Kenya vowed to “never cede an inch” of its territory in a border dispute with Somalia that has soured diplomatic relations.
Kenya recalled its ambassador last week after accusing Somalia of auctioning four oil blocks in an area off their coastlines claimed by both nations. It demanded Somalia withdraw what it called “illegal maps” presented to prospective investors at a conference in London earlier this month. Somalia denied the allegations.
“Kenya understands our historical boundaries and we believe that Somalia too understands the same,” Foreign Minister Monica Juma said Thursday in a statement handed to reporters in the capital, Nairobi. “Kenya will never cede an inch of her territory.”
The dispute is threatening to undermine relations between the two East African nations that have forged an alliance in recent years to fight al-Qaeda-linked militants who’ve waged an insurgency in Somalia since 2006. The Islamist group, known as al-Shabaab, has carried out a series of attacks in East Africa, including one last month in the Kenyan capital, Nairobi, in which 21 people died. “
“If this case drags on for long, it disrupts the security co-operation,” said Rashid Abdi, Horn of Africa Project Director at Brussels-based International Crisis Group. The disputed area contains oil and gas deposits beneath waters rich in tuna and other fish, all of which have the potential to generate funds Somalia needs to rebuild its economy after decades of civil war.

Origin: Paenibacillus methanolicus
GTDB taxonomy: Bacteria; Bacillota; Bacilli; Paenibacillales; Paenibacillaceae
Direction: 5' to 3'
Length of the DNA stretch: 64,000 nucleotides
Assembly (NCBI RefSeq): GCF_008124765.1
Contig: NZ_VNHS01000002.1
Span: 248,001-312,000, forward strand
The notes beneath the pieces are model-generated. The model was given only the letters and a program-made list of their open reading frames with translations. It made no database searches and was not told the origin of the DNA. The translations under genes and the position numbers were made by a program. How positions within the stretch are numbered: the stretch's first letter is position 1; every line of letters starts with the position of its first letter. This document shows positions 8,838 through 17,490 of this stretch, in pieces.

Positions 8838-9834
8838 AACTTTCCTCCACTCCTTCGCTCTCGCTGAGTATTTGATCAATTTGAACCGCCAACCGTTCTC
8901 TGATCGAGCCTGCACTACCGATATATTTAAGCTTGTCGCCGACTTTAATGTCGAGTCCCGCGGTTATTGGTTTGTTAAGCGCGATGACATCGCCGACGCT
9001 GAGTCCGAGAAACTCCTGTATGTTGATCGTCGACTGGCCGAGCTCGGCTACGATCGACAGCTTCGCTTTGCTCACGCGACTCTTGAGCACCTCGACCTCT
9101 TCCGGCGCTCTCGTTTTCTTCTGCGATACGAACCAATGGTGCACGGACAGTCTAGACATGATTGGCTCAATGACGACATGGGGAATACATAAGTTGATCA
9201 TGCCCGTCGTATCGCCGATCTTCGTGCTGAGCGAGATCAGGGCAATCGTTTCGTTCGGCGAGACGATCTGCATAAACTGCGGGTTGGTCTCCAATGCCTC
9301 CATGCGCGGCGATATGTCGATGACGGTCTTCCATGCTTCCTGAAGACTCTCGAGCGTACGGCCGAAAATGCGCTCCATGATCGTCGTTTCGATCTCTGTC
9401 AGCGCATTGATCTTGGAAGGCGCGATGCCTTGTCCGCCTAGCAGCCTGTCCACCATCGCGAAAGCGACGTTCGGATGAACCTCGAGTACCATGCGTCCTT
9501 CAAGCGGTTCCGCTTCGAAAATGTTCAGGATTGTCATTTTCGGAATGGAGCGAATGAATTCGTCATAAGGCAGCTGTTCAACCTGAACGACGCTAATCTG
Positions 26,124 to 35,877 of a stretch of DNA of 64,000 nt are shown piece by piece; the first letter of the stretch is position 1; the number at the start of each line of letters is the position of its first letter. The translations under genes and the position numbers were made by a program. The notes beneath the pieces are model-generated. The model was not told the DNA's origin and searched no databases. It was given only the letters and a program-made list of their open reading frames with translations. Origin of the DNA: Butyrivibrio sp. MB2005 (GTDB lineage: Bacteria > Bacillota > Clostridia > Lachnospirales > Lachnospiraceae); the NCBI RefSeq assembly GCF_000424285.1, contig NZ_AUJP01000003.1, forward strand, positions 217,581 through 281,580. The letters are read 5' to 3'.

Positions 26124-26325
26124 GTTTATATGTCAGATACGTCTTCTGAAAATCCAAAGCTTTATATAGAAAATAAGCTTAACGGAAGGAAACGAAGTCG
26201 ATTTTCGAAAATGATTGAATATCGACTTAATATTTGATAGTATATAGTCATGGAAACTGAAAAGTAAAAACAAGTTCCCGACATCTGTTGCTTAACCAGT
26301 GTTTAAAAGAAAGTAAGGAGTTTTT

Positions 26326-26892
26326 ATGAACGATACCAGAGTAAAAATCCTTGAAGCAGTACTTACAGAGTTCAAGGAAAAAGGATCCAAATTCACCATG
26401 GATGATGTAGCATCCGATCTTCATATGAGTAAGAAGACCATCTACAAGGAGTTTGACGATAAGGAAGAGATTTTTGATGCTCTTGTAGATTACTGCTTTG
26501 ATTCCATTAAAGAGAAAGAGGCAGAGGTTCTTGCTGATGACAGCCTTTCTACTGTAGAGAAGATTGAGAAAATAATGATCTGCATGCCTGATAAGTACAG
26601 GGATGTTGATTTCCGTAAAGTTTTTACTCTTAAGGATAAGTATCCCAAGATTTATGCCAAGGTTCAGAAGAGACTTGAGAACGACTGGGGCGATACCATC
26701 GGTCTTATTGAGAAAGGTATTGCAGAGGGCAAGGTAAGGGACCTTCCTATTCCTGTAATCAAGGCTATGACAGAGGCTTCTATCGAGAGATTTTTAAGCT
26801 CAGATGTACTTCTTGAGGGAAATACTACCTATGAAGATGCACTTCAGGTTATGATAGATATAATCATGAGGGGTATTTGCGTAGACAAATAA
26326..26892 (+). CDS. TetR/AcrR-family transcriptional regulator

The bilateral relation between these two nations is worsening while they are loggerheads over maritime border dispute though Somalia said it would not undertake any other unilateral action in the disputed territory until the case is decided by the International Court of Justice (ICJ) in The Hague.
Kenya is seeking new revenue streams to help achieve President Uhuru Kenyatta’s ambitious plan to develop transport linkages and reduce a housing deficit in East Africa’s largest economy.
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